JOTF advocates legislation and budget proposals that can improve the economic opportunities of Maryland's low-skill, low-income workers and their families. Our advocacy work stems from a recognition that a healthy Maryland economy requires public policies that meet the workforce needs of employers while promoting better skills, jobs, and wages for low-income Marylanders, particularly people of color.
During the 2007 state legislative session, JOTF will support legislative and budget initiatives that support adult education, family-friendly workplace policies, ex-offender employment, income supports for working families, state funding for workforce training, greater access to drivers licenses for working adults, and higher wages for low-income workers.
Nearly one million Marylanders are in need of basic literacy, GED, or ESOL services. Maryland's investment in adult education currently lags far behind most other states. Increasing the State's share of adult education funding would carry substantial benefits to individuals, families, and the workforce.
Expand state investment in adult education as recommended by the Superintendent's Panel on Adult Education.
Managing work and care for young or elderly family members is a fact of life for most Marylanders. Nationally, of workers with paid sick days, less than one in three can use their leave when their child gets sick. Businesses that offer flexible leave benefits profit from lower turnover and training costs, and higher levels of productivity and customer satisfaction.
Promote family-friendly sick leave policies: Allow workers to use their accrued leave to care for an ill child, parent, or spouse.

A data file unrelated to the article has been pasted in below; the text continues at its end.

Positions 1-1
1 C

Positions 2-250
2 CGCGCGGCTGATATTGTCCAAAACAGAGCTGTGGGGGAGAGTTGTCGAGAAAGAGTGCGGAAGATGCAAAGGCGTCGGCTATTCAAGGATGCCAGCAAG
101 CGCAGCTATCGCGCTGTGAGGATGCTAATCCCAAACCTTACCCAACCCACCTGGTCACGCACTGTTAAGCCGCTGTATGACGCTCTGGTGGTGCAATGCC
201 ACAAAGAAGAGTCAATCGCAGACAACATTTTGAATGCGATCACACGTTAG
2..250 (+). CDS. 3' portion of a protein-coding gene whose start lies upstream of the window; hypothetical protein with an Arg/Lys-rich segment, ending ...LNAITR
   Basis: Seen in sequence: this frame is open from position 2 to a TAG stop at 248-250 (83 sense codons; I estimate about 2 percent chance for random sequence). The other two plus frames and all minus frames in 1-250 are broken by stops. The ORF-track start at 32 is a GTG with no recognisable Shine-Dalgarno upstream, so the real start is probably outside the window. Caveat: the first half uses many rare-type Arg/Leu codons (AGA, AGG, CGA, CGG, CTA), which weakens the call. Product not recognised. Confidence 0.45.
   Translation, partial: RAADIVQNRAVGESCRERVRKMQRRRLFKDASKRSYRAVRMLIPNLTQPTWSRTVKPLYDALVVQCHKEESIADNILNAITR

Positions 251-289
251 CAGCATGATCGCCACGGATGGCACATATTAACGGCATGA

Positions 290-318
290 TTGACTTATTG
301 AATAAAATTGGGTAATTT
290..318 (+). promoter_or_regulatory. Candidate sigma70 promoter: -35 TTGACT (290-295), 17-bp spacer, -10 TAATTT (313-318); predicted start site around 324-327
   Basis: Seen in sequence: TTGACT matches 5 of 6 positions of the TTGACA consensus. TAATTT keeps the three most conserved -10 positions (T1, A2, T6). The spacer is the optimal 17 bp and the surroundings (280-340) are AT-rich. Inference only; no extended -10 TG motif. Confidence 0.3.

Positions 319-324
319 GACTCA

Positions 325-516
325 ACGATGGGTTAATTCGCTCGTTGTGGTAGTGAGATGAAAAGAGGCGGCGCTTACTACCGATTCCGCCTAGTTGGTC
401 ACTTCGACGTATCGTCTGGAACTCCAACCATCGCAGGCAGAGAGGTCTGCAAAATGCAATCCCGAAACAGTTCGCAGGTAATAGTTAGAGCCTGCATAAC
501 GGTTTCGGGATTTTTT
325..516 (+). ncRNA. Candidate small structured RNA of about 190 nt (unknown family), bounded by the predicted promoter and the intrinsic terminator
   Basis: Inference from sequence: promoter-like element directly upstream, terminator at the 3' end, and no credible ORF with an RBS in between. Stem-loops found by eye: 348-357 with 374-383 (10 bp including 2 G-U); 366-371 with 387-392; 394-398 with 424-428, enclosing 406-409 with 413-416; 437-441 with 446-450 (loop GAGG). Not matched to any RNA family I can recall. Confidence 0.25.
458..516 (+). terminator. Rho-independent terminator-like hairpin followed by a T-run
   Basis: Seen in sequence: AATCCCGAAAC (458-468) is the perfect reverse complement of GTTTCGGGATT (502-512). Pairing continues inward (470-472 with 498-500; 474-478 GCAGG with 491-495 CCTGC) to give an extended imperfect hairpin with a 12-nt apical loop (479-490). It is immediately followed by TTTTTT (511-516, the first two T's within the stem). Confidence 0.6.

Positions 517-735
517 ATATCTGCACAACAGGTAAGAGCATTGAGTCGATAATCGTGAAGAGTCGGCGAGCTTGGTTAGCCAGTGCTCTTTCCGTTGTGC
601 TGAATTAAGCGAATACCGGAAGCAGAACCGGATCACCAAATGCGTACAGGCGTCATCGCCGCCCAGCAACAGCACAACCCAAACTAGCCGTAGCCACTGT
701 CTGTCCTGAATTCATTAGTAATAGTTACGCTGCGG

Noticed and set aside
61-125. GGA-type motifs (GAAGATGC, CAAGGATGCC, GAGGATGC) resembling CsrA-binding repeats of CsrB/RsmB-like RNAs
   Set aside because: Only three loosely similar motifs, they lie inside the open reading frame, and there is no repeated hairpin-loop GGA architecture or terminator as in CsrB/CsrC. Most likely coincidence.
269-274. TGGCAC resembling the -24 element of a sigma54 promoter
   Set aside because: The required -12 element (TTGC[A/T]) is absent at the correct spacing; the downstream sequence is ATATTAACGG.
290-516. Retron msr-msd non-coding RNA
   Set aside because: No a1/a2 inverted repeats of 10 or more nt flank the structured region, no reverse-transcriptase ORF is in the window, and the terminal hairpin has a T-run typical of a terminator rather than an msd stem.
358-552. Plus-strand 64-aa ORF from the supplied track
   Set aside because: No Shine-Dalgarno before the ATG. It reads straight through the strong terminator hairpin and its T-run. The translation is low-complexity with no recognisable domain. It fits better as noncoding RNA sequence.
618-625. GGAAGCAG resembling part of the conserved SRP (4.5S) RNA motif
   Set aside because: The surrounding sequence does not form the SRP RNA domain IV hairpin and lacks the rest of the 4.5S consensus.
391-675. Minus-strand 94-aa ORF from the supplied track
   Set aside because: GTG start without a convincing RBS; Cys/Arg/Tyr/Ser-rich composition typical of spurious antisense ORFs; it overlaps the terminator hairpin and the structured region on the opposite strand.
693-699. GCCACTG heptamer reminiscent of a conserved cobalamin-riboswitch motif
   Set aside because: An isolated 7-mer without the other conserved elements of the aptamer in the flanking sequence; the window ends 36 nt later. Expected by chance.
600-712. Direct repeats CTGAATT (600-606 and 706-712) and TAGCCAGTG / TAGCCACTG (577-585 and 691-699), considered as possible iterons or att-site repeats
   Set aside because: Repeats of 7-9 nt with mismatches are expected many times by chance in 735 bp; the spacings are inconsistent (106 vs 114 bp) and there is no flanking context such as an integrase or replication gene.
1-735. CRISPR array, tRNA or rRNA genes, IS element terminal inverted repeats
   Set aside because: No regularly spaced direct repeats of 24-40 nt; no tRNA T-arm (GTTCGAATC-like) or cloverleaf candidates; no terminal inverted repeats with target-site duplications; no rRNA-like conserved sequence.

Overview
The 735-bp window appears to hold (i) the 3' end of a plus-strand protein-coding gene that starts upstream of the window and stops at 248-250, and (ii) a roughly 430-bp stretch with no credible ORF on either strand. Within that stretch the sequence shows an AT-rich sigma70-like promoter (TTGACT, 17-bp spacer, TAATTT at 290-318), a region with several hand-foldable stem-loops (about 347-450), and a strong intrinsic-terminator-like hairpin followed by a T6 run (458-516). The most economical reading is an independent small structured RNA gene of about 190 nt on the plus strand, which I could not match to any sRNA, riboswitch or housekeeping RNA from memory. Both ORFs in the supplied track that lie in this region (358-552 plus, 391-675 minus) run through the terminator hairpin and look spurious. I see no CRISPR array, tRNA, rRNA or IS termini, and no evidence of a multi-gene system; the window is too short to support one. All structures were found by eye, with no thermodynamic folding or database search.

One-sixth of Maryland's working families earn less than 200 percent of the federal poverty threshold. Over 384,000 Maryland workers hold jobs that pay less than the federal poverty wage for a full-time worker in a family of four.
Child Support Incentive Program: Promote mainstream employment among non-custodial parents who owe child support arrearages to the state: establish a statewide debt-leveraging plan for obligors who meet their current child support obligations to custodial parents.
Earned Income Credit: Increase the state refundable portion of the earned income credit from 20 to 25 percent of the federal credit.
Approximately 15,000 former inmates return annually from state prisons to communities throughout the state. Many ex-prisoners leave with low levels of education and little mainstream work experience. By adequately preparing inmates for employment, Maryland can increase public safety, lower recidivism, and help businesses find job-ready workers.
Criminal Record Expungement: Expand access to the criminal history record expungement process in order to reduce employment barriers among low-income job seekers.
Maryland's workforce development system is currently facing a funding crisis. Funds to support this system come from the U.S. Department of Labor under the Workforce Investment Act; however, funds have been cut by 40% since 2000.
Establish state invesment in worker training in order to secure a more skilled and competitive workforce.
Maryland has some of the most extensive driver's licensing requirements in the nation. In fact, Maryland is the only state that requires new drivers of all ages to complete the same driver's education and practice requirements. Most significantly, all new drivers must complete 60 hours of supervised practice, in addition to 36 hours of driver's education, before being eligible for a license. This law has created a new barrier to mobility and employment for low-income adults.
Amend the 60 hour rule so that it applies only to young drivers.
For more information contact Melissa Chalmers Broome at 410-234-8046 or email@example.com